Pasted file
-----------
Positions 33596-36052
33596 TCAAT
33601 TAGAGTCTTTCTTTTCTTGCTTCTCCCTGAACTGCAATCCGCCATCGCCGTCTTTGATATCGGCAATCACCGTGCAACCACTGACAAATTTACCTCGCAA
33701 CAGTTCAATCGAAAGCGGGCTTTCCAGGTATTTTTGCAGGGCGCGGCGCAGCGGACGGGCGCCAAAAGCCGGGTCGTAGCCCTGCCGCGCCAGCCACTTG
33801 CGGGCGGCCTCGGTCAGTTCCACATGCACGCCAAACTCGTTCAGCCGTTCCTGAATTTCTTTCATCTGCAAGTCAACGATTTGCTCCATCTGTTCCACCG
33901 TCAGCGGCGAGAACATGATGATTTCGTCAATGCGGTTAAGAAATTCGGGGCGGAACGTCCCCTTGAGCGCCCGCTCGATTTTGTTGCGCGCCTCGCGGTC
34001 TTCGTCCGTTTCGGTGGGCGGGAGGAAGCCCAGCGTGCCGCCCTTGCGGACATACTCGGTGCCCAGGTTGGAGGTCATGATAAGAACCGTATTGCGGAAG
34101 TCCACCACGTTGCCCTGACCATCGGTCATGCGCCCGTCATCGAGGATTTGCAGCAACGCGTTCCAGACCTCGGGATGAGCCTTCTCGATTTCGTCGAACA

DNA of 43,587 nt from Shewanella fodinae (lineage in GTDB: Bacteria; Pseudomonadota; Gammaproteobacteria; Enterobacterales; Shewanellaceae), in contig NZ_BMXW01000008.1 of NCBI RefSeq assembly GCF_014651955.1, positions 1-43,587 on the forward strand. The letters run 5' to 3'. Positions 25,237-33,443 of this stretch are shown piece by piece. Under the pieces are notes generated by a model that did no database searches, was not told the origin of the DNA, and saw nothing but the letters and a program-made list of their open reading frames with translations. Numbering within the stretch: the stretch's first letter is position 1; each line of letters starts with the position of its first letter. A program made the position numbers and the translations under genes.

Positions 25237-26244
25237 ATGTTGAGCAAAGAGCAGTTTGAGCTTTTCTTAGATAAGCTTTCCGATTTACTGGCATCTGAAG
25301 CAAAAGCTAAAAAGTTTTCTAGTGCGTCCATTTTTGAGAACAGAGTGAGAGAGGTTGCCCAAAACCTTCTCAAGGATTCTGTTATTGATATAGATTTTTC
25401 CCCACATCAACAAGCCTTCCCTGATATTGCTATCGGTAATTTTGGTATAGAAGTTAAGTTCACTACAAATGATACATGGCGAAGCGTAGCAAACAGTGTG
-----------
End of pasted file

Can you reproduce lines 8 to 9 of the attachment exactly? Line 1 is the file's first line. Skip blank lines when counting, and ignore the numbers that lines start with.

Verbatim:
34101 TCCACCACGTTGCCCTGACCATCGGTCATGCGCCCGTCATCGAGGATTTGCAGCAACGCGTTCCAGACCTCGGGATGAGCCTTCTCGATTTCGTCGAACA

DNA of 43,587 nt from Shewanella fodinae (lineage in GTDB: Bacteria; Pseudomonadota; Gammaproteobacteria; Enterobacterales; Shewanellaceae), in contig NZ_BMXW01000008.1 of NCBI RefSeq assembly GCF_014651955.1, positions 1-43,587 on the forward strand. The letters run 5' to 3'. Positions 25,237-33,443 of this stretch are shown piece by piece. Under the pieces are notes generated by a model that did no database searches, was not told the origin of the DNA, and saw nothing but the letters and a program-made list of their open reading frames with translations. Numbering within the stretch: the stretch's first letter is position 1; each line of letters starts with the position of its first letter. A program made the position numbers and the translations under genes.